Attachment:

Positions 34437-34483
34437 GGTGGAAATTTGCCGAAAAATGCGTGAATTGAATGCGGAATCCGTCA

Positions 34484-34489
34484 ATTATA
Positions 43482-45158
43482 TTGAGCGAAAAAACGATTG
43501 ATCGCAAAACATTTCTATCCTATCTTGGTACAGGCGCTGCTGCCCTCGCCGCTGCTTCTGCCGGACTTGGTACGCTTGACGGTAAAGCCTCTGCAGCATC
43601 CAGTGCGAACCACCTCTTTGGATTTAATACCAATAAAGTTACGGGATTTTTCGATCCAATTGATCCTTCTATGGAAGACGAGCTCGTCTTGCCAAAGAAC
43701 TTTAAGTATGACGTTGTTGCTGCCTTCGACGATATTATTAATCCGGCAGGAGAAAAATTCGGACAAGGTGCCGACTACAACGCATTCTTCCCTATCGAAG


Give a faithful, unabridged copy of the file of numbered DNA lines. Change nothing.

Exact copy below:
Positions 34437-34483
34437 GGTGGAAATTTGCCGAAAAATGCGTGAATTGAATGCGGAATCCGTCA

Positions 34484-34489
34484 ATTATA
Positions 43482-45158
43482 TTGAGCGAAAAAACGATTG
43501 ATCGCAAAACATTTCTATCCTATCTTGGTACAGGCGCTGCTGCCCTCGCCGCTGCTTCTGCCGGACTTGGTACGCTTGACGGTAAAGCCTCTGCAGCATC
43601 CAGTGCGAACCACCTCTTTGGATTTAATACCAATAAAGTTACGGGATTTTTCGATCCAATTGATCCTTCTATGGAAGACGAGCTCGTCTTGCCAAAGAAC
43701 TTTAAGTATGACGTTGTTGCTGCCTTCGACGATATTATTAATCCGGCAGGAGAAAAATTCGGACAAGGTGCCGACTACAACGCATTCTTCCCTATCGAAG